industries. A fine example is Joe Pescis Clueless (in the Mafia
context) character, Tommy de Vito, in Goodfellas. I dont have time
to analyze this movie, but a word to the wise should be sufficient:
the true Sociopaths in the movie, like the characters played by
Robert de Niro or Ray Liotta, never trap themselves in a corner with
their own posturing: Im funny how? I mean, funny like Im a
clown, I amuse you? I make you laughIm here to fuckin amuse
you? What do you mean funny, funny how? Yes, Tommy shoots the
waiter (another Clueless Posturetalker who unwisely sasses a
Clueless guy with a gun), but that still counts as sound and fury,
signifying nothing.

The bulk of Sociopath communication takes places out in the open,


coded in Powertalk, right in the presence of non-Sociopaths (a
decent 101 level example of this is in Harry Potter and the Order of
the Phoenix, when Hermoine is the only one who realizes that Prof.
Umbridges apparently bland and formulaic speech is a Powertalk
speech challenging Dumbledore). As the David-Jim example shows,
Sociopaths are in fact more careful in private.

Why? Both examples illustrate the reasons clearly: for Sociopaths,


conditions of conflict of interest and moral hazard are not
exceptional. They are normal, everyday situations. To function
effectively they must constantly maintain and improve their
position in the ecosystem of other Sociopaths, protecting
themselves, competing, forming alliances, trading favors and
building trust. Above all they must be wary of Sociopaths with
misaligned agendas, and protect themselves in basic ways before
attempting things like cooperation. They never lower their masks.
In fact they are their masks. There is nothing beneath.

So effective Sociopaths stick with steadfast discipline to the letter of


the law, internal and external, because the stupidest way to trip
yourself up is in the realm of rules where the Clueless and Losers
get to be judges and jury members. What they violate is its spirit, by
taking advantage of its ambiguities. Whether this makes them evil
or good depends on the situation. Thats a story for another day.
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Good Sociopaths operate by what they personally choose as a


higher morality, in reaction to what they see as the dangers,
insanities and stupidities of mob morality. Evil Sociopaths are
merely looking for a quick, safe buck. Losers and the Clueless, of
course, avoid individual moral decisions altogether.

Do watch Wall Street or Boiler Room if you havent by the way;


appropriately, in an Office Halloween party, Ryan comes dressed as
Gordon Gekko, the Michael Douglas character in Wall Street and
archetypal modern finance Sociopath. Goodfellas is great fun of
course, but not as easily translated to non-criminal workplaces. It is
based on a true story, as is a more recent Mafia story, Making Jack
Falcone. Though distant from our worlds, criminal worlds have the
one advantage that they do not need to maintain the fiction that the
organization is not pathological, so they are revealing to study.

How Not to Learn Powertalk: Toy Guns and Treacle

Assuming you have table stakes, how do you learn to speak


Powertalk as fluently as accomplished Sociopaths? Thats hard, and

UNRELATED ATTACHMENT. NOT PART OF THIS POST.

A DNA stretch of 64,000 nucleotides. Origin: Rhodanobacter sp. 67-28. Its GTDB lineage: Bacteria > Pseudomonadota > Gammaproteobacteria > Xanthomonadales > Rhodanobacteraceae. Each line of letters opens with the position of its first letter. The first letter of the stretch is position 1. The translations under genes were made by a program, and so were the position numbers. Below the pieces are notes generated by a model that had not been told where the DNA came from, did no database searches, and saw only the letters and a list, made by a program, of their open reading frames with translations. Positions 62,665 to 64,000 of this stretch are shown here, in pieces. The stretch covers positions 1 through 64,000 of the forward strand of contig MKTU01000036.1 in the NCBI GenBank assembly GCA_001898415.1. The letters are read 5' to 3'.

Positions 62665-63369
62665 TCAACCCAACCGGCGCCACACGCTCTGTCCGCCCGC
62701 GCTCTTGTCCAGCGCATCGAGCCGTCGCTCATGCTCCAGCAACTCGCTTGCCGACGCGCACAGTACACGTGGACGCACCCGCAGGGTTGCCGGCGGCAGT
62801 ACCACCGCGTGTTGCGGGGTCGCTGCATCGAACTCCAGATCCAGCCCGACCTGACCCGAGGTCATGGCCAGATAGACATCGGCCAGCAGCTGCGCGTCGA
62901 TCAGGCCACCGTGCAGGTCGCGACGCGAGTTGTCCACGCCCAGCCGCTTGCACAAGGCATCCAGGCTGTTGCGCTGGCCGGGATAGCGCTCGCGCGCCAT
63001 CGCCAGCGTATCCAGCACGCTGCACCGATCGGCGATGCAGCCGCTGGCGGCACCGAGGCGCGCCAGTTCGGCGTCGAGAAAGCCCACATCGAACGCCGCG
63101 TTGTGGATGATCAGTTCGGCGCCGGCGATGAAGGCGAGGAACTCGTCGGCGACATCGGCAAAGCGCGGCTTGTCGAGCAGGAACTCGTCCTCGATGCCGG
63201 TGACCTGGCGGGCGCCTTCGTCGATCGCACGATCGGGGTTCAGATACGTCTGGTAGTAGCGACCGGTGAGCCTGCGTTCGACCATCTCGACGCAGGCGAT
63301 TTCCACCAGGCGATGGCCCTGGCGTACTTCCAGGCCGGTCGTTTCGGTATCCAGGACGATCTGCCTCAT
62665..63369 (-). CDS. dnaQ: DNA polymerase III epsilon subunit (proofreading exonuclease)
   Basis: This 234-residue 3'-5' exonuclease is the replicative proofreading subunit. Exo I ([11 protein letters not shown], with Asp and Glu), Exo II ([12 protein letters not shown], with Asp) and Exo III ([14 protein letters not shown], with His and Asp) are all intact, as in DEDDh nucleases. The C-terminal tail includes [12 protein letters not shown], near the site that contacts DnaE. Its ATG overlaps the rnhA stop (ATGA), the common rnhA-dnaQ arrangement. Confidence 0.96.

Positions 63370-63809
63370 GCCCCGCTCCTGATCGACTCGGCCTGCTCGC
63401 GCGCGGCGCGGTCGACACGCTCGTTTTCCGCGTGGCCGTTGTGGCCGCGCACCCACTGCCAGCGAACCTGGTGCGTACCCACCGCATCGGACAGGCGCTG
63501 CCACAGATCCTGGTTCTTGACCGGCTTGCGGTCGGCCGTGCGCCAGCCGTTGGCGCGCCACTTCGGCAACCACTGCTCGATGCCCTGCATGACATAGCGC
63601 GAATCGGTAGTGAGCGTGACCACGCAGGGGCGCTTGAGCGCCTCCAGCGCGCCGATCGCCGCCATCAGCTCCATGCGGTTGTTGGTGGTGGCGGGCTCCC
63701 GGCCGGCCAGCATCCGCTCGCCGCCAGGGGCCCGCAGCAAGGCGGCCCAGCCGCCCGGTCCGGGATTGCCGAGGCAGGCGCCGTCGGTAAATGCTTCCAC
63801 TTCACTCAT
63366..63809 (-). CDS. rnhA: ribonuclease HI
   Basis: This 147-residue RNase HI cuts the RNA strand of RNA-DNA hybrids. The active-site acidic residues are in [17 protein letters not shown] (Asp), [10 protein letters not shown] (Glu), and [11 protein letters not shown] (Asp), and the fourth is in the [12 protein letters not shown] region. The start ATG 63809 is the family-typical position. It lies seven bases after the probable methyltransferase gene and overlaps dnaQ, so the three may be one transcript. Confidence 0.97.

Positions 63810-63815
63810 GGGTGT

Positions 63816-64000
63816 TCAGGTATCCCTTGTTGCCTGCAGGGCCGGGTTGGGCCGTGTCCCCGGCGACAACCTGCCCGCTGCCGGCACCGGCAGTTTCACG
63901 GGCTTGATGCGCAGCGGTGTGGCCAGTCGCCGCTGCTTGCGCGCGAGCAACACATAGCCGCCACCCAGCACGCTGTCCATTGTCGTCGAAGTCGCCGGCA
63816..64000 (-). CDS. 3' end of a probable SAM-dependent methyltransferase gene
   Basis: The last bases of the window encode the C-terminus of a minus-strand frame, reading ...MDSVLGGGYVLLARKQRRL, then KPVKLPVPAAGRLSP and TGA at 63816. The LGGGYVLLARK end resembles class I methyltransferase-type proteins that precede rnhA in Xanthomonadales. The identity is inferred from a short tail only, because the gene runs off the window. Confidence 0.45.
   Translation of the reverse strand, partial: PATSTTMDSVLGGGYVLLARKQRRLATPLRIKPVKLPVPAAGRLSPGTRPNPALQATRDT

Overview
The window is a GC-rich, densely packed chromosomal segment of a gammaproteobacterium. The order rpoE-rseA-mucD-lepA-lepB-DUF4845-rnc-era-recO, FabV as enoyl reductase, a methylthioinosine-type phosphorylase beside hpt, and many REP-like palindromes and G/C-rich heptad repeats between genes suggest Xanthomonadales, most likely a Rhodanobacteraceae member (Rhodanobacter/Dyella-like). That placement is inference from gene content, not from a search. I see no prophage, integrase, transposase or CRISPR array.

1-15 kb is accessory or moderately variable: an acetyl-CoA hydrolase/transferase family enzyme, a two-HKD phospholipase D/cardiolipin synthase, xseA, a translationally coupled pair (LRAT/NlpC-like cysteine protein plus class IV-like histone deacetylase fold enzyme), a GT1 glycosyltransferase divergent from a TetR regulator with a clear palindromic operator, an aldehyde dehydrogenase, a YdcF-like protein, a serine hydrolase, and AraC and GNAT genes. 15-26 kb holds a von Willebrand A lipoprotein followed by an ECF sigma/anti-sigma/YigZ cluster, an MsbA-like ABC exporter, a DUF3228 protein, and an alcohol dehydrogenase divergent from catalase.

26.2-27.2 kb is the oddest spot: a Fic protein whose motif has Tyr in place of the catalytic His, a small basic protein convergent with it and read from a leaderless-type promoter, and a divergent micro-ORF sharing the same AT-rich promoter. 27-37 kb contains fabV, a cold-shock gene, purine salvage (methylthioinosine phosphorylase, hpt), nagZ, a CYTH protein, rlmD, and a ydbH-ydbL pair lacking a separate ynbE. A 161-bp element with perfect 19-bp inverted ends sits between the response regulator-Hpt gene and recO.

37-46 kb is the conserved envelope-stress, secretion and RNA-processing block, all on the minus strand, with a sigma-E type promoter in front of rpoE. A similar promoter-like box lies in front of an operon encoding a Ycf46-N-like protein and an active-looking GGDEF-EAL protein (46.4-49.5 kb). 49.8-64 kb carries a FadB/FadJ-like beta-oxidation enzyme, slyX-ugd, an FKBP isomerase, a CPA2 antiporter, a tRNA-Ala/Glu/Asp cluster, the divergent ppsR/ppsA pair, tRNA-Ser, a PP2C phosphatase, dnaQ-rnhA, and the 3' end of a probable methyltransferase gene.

Ill provide a couple of pointers at the end. It is illuminating though,
to look at a couple of examples of how not to acquire the skill.
People who try earnestly to learn Powertalk from recipe books end
up merely expanding their Posturetalk vocabulary. There are two
good examples in The Office. Ill call these vocabularies Toy Guns
and Treacle. These are vocabularies within Posturetalk that reflect
Clueless attempts to mimic Powertalk, so this is actually a bit of a
preview of Posturetalk.

Toy Guns

Toy Guns is the vocabulary of empty machismo.

The example is again from the Michael-Darryl salary negotiation.


Michael prints off negotiation guidelines from Wikipedia and
attempts to use a series of recommended formulaic tactics.

First he tries switching chairs and rooms to disorient Darryl. He


merely disorients himself.

Next he tries to follow a rule to not be the first to speak. Sadly, he


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cant stand the tension and, oblivious to the irony, breaks the
silence with I will not be the first to speak. At which point Darryl
calmly comes back with, Alright, I can start.

Finally, the abject performance reaches its nadir when Michael


forces Darryl to adhere to the ritual of writing down his opening
offer and sliding it, folded, across the table. When Darryl attempts
to just hand it to him, Michael insists on the sliding. Darryl humors
him (the basic motivation in Babytalk is humor the baby well
see why next time).

Treacle

Treacle is a vocabulary drawn from apparently win-win/play nice


frameworks, but deployed with adversarial intent.

The example is from a Sociopathy sideshow: Angelas fiefdom, the


Party Planning Committee. In the episode in question, Phyllis
attempts to use textbook nice manipulation methods (such as
active listening and effective feedback), which she learns from
some unidentified training material. When Phyllis repeatedly
screws up (getting a sign printed wrong, and then failing to get
forks and knives along with spoons), Angela blows up. Phyllis tries
to manipulate Angela into effective feedback mode by asking the
formulaic question, How does that make you feel? Angela, with
icy sarcasm, explains that she is feeling angry because Phyllis is
stupid. She then proceeds to explain (icy sarcasm continuing)